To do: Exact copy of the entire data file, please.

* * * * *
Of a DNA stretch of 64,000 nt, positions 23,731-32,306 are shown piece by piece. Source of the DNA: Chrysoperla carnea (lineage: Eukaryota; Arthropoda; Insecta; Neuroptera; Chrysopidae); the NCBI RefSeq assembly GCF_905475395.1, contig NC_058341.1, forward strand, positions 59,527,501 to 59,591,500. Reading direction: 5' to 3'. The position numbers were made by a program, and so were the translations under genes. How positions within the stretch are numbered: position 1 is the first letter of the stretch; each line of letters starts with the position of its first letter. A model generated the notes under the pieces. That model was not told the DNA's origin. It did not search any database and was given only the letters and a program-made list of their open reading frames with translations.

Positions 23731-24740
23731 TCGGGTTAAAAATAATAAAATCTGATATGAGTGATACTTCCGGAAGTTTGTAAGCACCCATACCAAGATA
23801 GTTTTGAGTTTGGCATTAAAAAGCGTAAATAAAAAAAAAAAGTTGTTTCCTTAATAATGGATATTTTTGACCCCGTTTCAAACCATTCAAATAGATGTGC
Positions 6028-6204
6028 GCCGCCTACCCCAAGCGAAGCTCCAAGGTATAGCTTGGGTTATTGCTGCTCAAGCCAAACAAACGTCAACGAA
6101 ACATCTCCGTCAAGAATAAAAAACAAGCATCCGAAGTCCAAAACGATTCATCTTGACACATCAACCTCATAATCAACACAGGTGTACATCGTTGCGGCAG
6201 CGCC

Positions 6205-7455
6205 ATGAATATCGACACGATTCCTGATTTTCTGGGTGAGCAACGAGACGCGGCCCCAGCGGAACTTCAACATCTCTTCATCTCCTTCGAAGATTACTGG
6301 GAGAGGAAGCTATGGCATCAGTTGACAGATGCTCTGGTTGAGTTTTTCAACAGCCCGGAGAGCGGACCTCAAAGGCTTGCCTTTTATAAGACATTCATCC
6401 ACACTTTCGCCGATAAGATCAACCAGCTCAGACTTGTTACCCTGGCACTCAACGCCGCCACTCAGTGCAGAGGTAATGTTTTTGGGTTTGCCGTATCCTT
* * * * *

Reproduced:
Of a DNA stretch of 64,000 nt, positions 23,731-32,306 are shown piece by piece. Source of the DNA: Chrysoperla carnea (lineage: Eukaryota; Arthropoda; Insecta; Neuroptera; Chrysopidae); the NCBI RefSeq assembly GCF_905475395.1, contig NC_058341.1, forward strand, positions 59,527,501 to 59,591,500. Reading direction: 5' to 3'. The position numbers were made by a program, and so were the translations under genes. How positions within the stretch are numbered: position 1 is the first letter of the stretch; each line of letters starts with the position of its first letter. A model generated the notes under the pieces. That model was not told the DNA's origin. It did not search any database and was given only the letters and a program-made list of their open reading frames with translations.

Positions 23731-24740
23731 TCGGGTTAAAAATAATAAAATCTGATATGAGTGATACTTCCGGAAGTTTGTAAGCACCCATACCAAGATA
23801 GTTTTGAGTTTGGCATTAAAAAGCGTAAATAAAAAAAAAAAGTTGTTTCCTTAATAATGGATATTTTTGACCCCGTTTCAAACCATTCAAATAGATGTGC
Positions 6028-6204
6028 GCCGCCTACCCCAAGCGAAGCTCCAAGGTATAGCTTGGGTTATTGCTGCTCAAGCCAAACAAACGTCAACGAA
6101 ACATCTCCGTCAAGAATAAAAAACAAGCATCCGAAGTCCAAAACGATTCATCTTGACACATCAACCTCATAATCAACACAGGTGTACATCGTTGCGGCAG
6201 CGCC

Positions 6205-7455
6205 ATGAATATCGACACGATTCCTGATTTTCTGGGTGAGCAACGAGACGCGGCCCCAGCGGAACTTCAACATCTCTTCATCTCCTTCGAAGATTACTGG
6301 GAGAGGAAGCTATGGCATCAGTTGACAGATGCTCTGGTTGAGTTTTTCAACAGCCCGGAGAGCGGACCTCAAAGGCTTGCCTTTTATAAGACATTCATCC
6401 ACACTTTCGCCGATAAGATCAACCAGCTCAGACTTGTTACCCTGGCACTCAACGCCGCCACTCAGTGCAGAGGTAATGTTTTTGGGTTTGCCGTATCCTT